SPS and MSU sign agreement aiming to keep future teachers in Springfield

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SPRINGFIELD, Mo. – The “Grow Your Own” Program is for students, both high school and college, interested in a career in education.

Students will come to Missouri State University (MSU) to pursue a degree in education. Once they graduate, they’ll head back into a Springfield Public Schools (SPS) classroom to teach.

“They’ll come here to MSU and they’ll receive funding support from the school district as well as from MSU,” College of Education Interim Dean Dr. Barri Tinkler said. “The university will provide that and the school district will be providing tuition support that will be forgivable loans. Students will get this funding support after they graduate. They’ll go back to the school district and teach. Then, they essentially work off those loans, from staying in the district for several years after they complete a degree program.”

High school students in their junior or senior year would starting going through a program before heading to MSU.

“Our students would actually be a part of a Teacher Prep Program or Career Pathway at their high school,” SPS Superintendent Dr. Grenita Lathan said. “They will be exposed to various areas of education. [For example], introduction to education and introduction to child psychology. All those courses would vary based on the different opportunities and based on recommendations that we receive.”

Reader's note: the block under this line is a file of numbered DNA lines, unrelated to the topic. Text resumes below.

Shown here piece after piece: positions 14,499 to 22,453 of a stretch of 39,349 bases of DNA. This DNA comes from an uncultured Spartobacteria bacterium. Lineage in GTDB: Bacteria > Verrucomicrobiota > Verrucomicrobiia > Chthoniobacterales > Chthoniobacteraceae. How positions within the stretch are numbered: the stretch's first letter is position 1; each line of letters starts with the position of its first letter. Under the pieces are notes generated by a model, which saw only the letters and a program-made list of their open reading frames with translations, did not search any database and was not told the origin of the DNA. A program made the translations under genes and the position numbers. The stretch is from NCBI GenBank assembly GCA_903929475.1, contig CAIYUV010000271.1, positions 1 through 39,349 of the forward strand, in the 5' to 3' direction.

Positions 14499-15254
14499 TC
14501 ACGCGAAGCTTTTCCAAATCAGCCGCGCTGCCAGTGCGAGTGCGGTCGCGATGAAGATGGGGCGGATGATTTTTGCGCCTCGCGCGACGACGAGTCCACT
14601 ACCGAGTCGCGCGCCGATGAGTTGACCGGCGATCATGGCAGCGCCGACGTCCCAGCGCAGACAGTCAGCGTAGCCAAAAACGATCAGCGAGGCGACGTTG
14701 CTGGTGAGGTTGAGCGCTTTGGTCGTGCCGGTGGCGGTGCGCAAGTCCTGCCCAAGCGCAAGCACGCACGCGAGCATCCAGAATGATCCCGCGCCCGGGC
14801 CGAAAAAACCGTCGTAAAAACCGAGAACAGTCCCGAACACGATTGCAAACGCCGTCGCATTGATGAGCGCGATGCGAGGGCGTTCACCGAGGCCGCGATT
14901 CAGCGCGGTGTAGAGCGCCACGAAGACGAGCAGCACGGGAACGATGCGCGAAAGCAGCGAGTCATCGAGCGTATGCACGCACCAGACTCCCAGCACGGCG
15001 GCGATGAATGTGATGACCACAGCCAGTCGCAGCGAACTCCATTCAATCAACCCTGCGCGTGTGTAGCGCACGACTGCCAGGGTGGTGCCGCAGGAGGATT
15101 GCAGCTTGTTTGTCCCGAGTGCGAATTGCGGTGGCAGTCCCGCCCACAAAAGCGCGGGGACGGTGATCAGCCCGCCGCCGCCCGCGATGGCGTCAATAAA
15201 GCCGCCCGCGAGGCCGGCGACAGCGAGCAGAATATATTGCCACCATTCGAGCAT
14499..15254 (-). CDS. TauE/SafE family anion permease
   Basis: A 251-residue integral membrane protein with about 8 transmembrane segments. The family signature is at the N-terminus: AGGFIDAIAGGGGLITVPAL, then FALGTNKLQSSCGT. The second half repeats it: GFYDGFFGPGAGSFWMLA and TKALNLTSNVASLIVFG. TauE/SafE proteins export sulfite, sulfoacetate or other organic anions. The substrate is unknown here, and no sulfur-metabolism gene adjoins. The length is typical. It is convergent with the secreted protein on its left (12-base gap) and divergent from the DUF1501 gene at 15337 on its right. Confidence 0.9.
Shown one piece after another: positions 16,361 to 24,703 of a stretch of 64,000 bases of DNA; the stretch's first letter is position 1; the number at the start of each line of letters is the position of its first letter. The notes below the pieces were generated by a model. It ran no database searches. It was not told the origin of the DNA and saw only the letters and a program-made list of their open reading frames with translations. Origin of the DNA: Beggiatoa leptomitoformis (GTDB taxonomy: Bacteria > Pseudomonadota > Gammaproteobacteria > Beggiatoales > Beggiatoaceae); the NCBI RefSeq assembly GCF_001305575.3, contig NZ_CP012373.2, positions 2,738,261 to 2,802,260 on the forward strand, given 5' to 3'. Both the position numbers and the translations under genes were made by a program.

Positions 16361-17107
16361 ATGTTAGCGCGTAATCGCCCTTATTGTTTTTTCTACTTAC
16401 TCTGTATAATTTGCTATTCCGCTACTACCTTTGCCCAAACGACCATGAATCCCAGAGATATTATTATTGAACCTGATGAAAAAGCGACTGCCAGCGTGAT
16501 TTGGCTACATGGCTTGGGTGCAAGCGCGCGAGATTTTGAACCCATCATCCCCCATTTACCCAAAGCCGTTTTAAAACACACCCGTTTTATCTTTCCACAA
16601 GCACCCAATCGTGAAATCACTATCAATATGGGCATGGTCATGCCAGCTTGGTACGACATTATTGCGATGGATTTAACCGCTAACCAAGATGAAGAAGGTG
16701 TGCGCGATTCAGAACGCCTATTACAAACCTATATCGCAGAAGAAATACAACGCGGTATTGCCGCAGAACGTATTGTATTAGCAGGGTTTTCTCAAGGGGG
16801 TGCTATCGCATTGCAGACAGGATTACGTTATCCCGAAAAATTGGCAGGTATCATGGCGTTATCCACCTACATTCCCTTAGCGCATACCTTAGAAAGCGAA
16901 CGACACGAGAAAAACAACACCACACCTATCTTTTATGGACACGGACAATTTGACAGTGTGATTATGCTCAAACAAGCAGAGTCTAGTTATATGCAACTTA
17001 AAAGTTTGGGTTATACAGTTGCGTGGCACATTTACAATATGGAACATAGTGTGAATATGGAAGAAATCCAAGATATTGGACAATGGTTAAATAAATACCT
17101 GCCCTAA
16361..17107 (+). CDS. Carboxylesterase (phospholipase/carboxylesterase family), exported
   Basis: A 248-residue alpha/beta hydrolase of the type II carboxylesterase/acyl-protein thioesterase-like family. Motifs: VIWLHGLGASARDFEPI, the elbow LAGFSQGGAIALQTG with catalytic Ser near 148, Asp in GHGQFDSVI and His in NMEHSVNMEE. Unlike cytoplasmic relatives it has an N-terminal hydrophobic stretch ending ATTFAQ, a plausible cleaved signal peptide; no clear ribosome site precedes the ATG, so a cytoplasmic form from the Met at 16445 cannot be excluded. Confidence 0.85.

MSU students in their last two years can also participate in the “Grow Your Own” Program.

“We have a designated pot of money called access scholarships that are designed specifically for students who may not typically be college going students or are first-generation college students who come from a background where they don’t have a lot of access to funding resources or students of color,” Dr. Tinkler said. “We’re extending that pot of funds to these students in Springfield Public Schools.”

With a nation-wide teacher shortage, both educators are hoping this will keep future teachers close to home.

“It’s nothing like having someone that has that personal connection to our district into our city.” Dr. Lathan said. “We are really excited that our students are going to have this opportunity and that we were able to keep people and keep future teachers here in Springfield.”

“For many teachers when they come out of school and they get into the teaching profession, it’s not a high-paying job,” Dr. Tinkle said. “The best thing that we can do is help relieve that debt burden. It is very helpful for them to be successful in that transition into their first teaching position.”

The initiative will start in fall of 2022.

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